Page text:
Acupuncture is one of the methods of treatment performed by physicians who are trained in Chinese Medicine. There are some common misconceptions of Chinese Medicine which are twofold; one is that anyone can perform it and the other is the language of “energy”.
Acupuncture Physicians are required to attend formal education which is three years of a Masters degree in Oriental medicine including medical rotations. They are required thousands of hours in education and rotations; hands on. They also need to be board certified and licensed both locally and nationally; otherwise they legally aren’t allowed to practice. None of this is negotiable. There is an ongoing debate within the medical communities, mostly Acupuncturists vs. Chiropractors/Medical Doctors/Physical Therapists about the method called dry needling(DN). It involves the use of solid filiform needles(also known as Acupuncture needles) to relieve muscle pain or myofascial pain syndrome. Traditional Chinese Medicine, TCM as it’s commonly known, is rooted in both 5,000 years of empirical research and evidence now formally taught along with modern biomedical understanding of the human body. With minimal training in DN, typically one weekend, it is unlikely to be able to master the techniques that are practiced for three years or more and thus may endanger patient safety and wellbeing. In other words, it looks much more simple than it is. While it may provide a small adjunct treatment in musculoskeletal disorders, the exposure and experience in needling is so limited the cons outweigh the pros. In other words, would you want a medical doctor trained in immunology to step in as the treating surgeon to have your appendix removed?
The language of Chinese Medicine is very different from allopathic medicine and is sometimes confusing. It is in fact a different language and treatment modality than you’re typically used to in the West. However, this medicine was discovered and used before any medicine you’re familiar with; some 5,000 years ago. The most common question an Acupuncture Physician receives is “does this work”, the proof is in the pudding; empirical evidence. That’s why your physicians answer is commonly “try it” because they can talk until they’re blue in the face but you have to experience improved health yourself to understand it. There is much talk of “energy” amongst Acupuncture Physicians. Make no mistake about it energy is science, ATP is the basis for this. Adenosine Triphosphate, ATP, is the major energy currency molecule of the cell. This complex molecule is critical for all life from the simplest to the most complex. This molecule is an excellent example of irreducible complexity because it is necessary in its entirety in order for even the simplest form of life to survive. In other words, TCM, is a real physical medicine based on real anatomy. The “meridians” or lines of energy as they’re known in TCM are vessels; blood vessels and nerve systems. There are four aspects of the body that need to be functioning well in order for us to be healthy.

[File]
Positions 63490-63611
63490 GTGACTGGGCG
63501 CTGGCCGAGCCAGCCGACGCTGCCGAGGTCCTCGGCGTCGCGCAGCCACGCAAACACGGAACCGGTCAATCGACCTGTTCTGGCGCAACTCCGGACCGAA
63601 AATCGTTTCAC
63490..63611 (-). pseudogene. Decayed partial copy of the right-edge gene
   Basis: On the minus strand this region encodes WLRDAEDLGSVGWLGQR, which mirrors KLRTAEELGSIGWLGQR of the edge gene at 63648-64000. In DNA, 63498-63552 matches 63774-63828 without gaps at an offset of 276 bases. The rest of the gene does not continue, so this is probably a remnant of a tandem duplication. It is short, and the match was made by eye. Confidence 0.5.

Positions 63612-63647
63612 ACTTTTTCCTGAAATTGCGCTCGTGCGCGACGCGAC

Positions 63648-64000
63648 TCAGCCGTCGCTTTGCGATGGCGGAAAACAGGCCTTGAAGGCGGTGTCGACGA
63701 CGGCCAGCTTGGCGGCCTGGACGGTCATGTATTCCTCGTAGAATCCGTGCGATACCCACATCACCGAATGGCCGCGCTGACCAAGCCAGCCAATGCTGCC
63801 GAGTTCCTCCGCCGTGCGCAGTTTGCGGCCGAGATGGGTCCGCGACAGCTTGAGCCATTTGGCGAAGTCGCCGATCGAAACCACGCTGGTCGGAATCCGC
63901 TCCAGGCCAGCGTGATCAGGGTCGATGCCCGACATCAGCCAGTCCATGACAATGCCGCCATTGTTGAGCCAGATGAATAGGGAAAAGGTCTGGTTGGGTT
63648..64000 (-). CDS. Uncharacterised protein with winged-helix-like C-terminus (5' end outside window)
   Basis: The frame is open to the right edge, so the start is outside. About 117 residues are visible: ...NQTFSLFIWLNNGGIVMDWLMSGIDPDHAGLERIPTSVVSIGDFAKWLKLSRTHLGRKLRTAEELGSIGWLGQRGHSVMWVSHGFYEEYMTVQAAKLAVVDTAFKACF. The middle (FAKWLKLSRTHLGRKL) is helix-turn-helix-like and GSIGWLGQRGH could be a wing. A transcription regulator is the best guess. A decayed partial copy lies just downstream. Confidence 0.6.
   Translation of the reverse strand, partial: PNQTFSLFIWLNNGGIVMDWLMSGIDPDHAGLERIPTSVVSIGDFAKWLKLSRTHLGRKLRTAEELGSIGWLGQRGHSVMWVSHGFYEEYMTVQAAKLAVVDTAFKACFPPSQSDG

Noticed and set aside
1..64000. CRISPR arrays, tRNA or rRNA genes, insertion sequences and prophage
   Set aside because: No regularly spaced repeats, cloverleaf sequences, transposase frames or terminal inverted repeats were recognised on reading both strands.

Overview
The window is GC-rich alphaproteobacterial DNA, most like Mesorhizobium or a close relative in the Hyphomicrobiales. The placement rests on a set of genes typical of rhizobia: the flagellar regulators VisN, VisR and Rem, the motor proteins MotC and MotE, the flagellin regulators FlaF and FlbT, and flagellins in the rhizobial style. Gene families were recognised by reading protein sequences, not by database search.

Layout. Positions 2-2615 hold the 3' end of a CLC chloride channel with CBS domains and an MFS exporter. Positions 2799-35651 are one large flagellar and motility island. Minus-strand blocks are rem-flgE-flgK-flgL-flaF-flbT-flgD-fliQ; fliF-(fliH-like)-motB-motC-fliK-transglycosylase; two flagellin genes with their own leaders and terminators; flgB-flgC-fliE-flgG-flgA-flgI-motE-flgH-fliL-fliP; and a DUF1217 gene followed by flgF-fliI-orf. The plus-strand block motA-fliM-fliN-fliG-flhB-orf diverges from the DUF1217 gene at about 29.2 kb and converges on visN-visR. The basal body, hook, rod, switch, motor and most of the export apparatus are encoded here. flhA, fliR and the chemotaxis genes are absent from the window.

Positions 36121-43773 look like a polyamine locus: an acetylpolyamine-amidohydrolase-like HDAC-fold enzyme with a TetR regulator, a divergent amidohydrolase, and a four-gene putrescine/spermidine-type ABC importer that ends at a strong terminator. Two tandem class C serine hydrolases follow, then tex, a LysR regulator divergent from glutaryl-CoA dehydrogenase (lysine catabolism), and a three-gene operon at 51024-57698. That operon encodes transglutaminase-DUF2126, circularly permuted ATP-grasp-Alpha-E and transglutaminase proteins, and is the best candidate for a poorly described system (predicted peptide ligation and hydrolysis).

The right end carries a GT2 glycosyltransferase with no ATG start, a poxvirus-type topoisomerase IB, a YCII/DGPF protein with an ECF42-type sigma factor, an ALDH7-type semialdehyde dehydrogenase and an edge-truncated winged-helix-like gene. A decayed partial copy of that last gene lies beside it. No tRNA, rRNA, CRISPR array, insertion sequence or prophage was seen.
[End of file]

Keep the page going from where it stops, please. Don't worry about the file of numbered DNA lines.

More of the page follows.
- Qi=Oxygen must be delivered to the tissues
- Organ System
- Vascular System
- Nervous System
Among many things TCM treats the number one cause of disease, “blood stagnation” which means impaired blood flow in the body. The ancient Chinese DISCOVERED the vascular system, with its blood flow flowing away from the heart and then back to it via the lung where the blood is re-oxygenated with vital air 2,000 years before the Europeans did. When there is a problem with blood flow any area of the body cannot function properly. Trauma or an internal disorder are examples of this. TCM causes your blood vessels to dilate and increases blood flow to specific areas of the body to relieve pain, improve organ function, and prevent aging.
As an example, what happens when your finger touches a candle or hot burner? The receptors on your skin send the signal up to your sensory neuron which eventually lights up the neuron in your brain. It sends the signal back down the pathway and you pull your finger away. The way that TCM works is that when you stimulate the body with a needle, that same pathway is activated and stimulates something called bradykinin which is the thing that helps the nervous system to re-activate itself. Also prostaglandins are released, these are chemicals in the nerve endings and these will release which help the body heal itself.
The Acupuncture points are critical junctions where each play a specific role in re-balancing the body. The size of an Acupuncture point is the diameter of a dime, which means you can’t just put needles anywhere. These are the specific areas where they have the most impact on circulation and induce restorative and physiological reactions in the body. The location of these points again dates back to 5,000 years ago when they were found by trial and error.
Traditional Chinese Medicine with its thorough anatomical examination of the body and its organs, has established it as the oldest most sophisticated physical medicine on earth. Try it and see for yourself.
Written by Kristen Carla Acupuncture Physician www.facebook.com/kristencarla
Kodawari Studios 3965 S. Henderson Blvd., Suite C, Tampa, Fl 33629 813-773-4017